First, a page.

12th Speech in Noise Workshop, 9-10 January 2020, Toulouse, FR

Measuring the benefit of NELE algorithms for hearing aid users in realistic scenarios with the AFC-MHA platform

Carol Chermaz(a)
The Centre for Speech Technology Research, University of Edinburgh, United Kingdom

Matthias Vormann, Kirsten Wagener
Hörzentrum Oldenburg GmbH, Oldenburg, Germany

Volker Hohmann(b)
Department of Medical Physics and Acoustics and Cluster of Excellence Hearing4all, University of Oldenburg, Oldenburg, Germany

(a) Presenting
(b) Attending

When determining the hearing profile of a listener, it is commonplace to measure the SRT (Speech Reception Threshold) with non-reverberant speech against artificially created speech-shaped noise. However, such conditions do not reflect real-world acoustic environments in which speech communication is actually experienced.

In this study we measured the psychometric functions for 20 hearing aid users in two realistic acoustic scenes, which are representative of everyday scenarios: a living room and a busy cafeteria. All the subjects were native German listeners (mean age: 73 years, hearing profiles N3/N4). The German Matrix test was used as speech corpus; binaural recordings of real-world noise and impulse responses were used in order to recreate the acoustic scenarios.

In order to preserve an accurate representation of spatial cues while providing an adequate compensation for hearing loss, we presented the stimuli via headphones using the openMHA [1] as a simulation of hearing aids. The audio output of the AFC [2] test platform was routed to the openMHA in real time via the Jack Audio Connection Kit. Stimuli were played back at realistic presentation levels, i.e. 65 dBA for the living room and 75 dBA for the cafeteria, while speech was scaled to match the desired SNR. Given the intensity of the stimuli and the increased loudness sensitivity of the HI (Hearing Impaired) subjects, we used the compressive CR2-NALRP fitting rule, which is based on [3]. Individual SRT50 and slope of the psychometric functions were estimated concurrently with an adaptive procedure.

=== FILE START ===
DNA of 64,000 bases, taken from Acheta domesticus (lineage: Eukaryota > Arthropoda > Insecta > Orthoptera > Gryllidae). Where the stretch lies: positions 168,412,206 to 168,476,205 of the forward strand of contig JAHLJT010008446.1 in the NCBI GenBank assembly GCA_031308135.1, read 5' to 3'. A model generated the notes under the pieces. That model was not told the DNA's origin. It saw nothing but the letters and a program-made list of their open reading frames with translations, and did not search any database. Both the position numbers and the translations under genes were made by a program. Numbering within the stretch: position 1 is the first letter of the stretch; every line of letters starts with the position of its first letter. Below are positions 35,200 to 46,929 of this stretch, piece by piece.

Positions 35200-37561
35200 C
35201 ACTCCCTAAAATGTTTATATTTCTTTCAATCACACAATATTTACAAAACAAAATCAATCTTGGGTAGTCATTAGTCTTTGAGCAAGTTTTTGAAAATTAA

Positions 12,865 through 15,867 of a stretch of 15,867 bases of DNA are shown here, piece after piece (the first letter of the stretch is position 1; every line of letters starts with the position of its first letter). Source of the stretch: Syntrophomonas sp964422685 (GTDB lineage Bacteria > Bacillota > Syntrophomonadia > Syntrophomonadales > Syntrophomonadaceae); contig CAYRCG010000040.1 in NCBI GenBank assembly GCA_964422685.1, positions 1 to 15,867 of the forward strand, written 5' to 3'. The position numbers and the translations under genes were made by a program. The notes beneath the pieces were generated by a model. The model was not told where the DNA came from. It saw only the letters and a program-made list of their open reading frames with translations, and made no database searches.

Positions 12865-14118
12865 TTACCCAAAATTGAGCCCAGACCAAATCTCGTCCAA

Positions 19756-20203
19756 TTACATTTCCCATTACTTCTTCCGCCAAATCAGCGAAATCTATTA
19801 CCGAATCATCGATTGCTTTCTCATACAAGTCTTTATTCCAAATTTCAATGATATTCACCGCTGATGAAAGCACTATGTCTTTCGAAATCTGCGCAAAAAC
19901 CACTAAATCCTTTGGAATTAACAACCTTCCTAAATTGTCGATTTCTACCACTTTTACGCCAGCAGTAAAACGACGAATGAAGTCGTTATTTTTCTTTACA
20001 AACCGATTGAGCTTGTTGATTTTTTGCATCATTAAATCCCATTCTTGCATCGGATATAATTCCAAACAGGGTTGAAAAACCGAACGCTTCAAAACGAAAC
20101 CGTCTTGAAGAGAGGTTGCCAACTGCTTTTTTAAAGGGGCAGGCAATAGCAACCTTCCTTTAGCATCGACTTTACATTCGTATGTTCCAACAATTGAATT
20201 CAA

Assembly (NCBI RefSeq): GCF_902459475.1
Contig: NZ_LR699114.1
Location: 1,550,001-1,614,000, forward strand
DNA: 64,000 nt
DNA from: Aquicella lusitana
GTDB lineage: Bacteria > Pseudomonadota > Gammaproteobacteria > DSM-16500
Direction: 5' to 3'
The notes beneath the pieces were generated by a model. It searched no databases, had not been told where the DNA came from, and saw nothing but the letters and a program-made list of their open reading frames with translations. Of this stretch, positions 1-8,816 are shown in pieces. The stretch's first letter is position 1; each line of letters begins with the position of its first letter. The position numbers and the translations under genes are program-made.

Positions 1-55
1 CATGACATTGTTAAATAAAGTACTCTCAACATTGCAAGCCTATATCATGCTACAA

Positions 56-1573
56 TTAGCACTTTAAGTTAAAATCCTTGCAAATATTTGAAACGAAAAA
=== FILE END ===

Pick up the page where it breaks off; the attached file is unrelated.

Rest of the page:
The results of this study will be used as a starting point for an evaluation of NELE (Near-End Listening Enhancement) algorithms for HI subjects in realistic noise, which follows in the footsteps of a 2019 study with NH native English listeners [4].

Funding: This project has received funding from the EU’s H2020 research and innovation programme under the MSCA GA 67532 (the ENRICH network: www.enrich-etn.eu).

1. Herzke, Tobias, et al. "Open signal processing software platform for hearing aid research (openMHA)." Proceedings of the Linux Audio Conference. 2017.
2. Ewert, Stephan D. "AFC—A modular framework for running psychoacoustic experiments and computational perception models." Proceedings of the international conference on acoustics AIA-DAGA. 2013.
3. Grimm, Giso, et al. "Implementation and evaluation of an experimental hearing aid dynamic range compressor." Threshold 80.90 (2015): 100.
4. Chermaz, Carol, et al. "Evaluating Near End Listening Enhancement Algorithms in Realistic Environments." Proc. Interspeech 2019 (2019): 1373-1377.

Last modified 2020-01-06 19:23:55